Argument, Arguments, Euthanasia 2012  Words | 6  Pages

  • Cosmological Argument

    The Cosmological Argument as proof of God The Cosmological Argument is born out of premise that the world must have a cause and a reason for existing. The word ‘cosmos’ comes the Greek word meaning concerned with cause. The argument is posteriori in its nature, meaning it is based on thing we experience in the universe, and takes a probabilistic approach to try and decipher how said evidence came to being. In this essay I will focus on arguments from Aquinas, Leibniz and Frederick Copleston, whilst...

    Arguments for the existence of God, Causality, Cosmological argument 1492  Words | 4  Pages

  • I) Examine the ways in which the Ontological argument attempts to prove to the atheist that God exists.

    I) Examine the ways in which the Ontological argument attempts to prove to the atheist that God exists. There are many different forms of the ontological argument for the existence of God. The first being an argument postulated by Anselm in the Proslogian. The ontological argument is a priori meaning knowledge is independent of experience an analytical meaning from logic. The Ontological argument follows the analytic method of knowledge; in this instance, for example, this is to be found when Anselm...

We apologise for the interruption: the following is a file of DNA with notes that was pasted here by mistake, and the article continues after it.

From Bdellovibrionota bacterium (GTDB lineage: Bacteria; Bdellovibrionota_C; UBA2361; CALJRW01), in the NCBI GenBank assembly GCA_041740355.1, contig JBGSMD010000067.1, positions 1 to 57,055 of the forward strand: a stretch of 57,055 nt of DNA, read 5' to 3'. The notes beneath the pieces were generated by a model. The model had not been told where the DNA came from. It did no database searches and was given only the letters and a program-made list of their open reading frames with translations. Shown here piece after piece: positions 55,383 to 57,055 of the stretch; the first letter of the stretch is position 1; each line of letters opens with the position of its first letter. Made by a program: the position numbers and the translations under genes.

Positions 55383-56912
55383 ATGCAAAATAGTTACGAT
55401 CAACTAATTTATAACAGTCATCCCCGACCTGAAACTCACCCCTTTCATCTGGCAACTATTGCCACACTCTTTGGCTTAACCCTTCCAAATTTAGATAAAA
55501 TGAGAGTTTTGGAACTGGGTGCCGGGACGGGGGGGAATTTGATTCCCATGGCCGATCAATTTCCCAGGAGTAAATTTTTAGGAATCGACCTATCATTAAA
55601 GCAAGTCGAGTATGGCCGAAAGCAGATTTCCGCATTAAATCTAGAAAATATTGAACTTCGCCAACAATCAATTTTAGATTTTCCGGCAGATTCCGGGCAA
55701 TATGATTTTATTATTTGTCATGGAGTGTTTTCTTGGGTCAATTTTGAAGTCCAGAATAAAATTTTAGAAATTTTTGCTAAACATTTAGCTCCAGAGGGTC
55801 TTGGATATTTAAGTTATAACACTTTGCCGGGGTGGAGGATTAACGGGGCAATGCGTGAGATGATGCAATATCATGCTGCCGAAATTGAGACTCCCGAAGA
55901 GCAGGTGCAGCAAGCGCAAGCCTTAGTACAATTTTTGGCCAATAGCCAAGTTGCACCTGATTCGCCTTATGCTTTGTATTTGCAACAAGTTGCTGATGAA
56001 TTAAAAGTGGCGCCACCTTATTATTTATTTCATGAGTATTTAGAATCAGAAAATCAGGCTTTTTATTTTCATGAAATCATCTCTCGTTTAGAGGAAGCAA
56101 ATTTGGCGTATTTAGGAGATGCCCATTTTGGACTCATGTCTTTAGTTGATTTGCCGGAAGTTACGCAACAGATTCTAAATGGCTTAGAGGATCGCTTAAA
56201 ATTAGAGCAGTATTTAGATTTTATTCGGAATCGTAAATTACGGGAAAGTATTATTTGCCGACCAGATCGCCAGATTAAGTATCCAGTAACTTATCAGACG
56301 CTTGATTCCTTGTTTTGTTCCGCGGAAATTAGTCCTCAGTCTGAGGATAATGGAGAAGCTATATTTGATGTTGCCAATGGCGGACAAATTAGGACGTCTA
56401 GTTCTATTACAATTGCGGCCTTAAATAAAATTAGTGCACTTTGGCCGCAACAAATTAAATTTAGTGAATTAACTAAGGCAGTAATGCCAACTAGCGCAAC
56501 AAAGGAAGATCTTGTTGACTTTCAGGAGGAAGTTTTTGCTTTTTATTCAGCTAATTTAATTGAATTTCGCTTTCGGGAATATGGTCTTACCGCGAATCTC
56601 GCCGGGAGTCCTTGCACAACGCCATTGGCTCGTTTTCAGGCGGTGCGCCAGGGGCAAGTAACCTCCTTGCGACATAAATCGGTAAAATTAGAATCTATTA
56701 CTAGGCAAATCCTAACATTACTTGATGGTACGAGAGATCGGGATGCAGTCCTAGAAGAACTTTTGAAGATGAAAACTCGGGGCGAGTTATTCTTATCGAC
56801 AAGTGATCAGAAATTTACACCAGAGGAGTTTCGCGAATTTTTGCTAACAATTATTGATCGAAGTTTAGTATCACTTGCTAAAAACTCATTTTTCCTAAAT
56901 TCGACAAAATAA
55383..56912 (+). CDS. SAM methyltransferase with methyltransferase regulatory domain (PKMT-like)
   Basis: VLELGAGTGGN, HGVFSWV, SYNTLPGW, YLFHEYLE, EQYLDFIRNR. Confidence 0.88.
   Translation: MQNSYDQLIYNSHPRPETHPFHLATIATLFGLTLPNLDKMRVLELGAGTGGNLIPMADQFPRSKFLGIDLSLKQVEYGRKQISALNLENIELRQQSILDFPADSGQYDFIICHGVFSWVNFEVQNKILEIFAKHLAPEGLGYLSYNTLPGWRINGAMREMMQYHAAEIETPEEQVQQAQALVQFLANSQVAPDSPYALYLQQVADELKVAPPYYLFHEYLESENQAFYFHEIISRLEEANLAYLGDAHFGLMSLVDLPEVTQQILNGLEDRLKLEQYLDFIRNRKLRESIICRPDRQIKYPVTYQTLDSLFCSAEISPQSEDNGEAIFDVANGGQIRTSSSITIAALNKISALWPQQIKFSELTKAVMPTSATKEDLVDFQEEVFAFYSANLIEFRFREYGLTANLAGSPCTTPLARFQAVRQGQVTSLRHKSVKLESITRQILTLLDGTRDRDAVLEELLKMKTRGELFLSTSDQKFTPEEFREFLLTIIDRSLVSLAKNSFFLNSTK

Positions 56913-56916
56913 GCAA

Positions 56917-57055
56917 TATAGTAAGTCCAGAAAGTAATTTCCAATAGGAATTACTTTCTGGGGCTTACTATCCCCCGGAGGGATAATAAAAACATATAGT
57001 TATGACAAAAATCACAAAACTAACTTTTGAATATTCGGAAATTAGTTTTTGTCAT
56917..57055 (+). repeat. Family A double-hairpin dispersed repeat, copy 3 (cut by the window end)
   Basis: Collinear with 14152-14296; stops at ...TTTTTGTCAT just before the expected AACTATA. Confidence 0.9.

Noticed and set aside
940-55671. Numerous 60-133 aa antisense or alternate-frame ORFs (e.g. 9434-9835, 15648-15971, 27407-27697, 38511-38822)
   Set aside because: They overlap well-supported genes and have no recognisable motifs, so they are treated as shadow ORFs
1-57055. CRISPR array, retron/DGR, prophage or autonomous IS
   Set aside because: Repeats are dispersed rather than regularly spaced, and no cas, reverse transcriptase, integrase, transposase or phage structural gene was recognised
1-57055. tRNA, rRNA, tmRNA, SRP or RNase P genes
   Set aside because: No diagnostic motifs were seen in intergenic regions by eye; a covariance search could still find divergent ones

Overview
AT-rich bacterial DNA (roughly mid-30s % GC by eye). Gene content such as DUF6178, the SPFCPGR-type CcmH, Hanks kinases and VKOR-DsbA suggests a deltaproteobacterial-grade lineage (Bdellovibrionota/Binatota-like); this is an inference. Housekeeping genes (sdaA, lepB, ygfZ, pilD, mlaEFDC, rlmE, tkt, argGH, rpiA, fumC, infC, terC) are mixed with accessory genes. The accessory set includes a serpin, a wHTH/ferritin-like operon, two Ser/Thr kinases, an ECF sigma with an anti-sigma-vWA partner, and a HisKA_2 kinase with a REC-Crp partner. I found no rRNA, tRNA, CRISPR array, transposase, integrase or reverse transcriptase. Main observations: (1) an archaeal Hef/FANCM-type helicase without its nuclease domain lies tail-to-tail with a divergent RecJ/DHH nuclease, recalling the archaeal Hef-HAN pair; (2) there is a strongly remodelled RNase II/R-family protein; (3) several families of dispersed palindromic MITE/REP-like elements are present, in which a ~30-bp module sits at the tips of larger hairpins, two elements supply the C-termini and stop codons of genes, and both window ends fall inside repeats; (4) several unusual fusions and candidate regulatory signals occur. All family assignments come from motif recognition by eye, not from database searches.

Atheism, Existence, Existence of God 1654  Words | 4  Pages

  • Comparison between the Ten commandments and Buddhist precepts

    Comparison between the Ten Commandments and Buddhist Precepts The Ten Commandments, which, according to the Holy Bible, are inscribed on two stone tablets and presented to Moses by God on Mount Sinai, are the most prominent biblical principle adhered by believers of Judaism and Christianity. Not too far around the globe, Buddhism, a religion that originated in India, also upholds its own disciplines, the most fundamental of which is commonly known as “the Five Precepts”, namely to abstain from...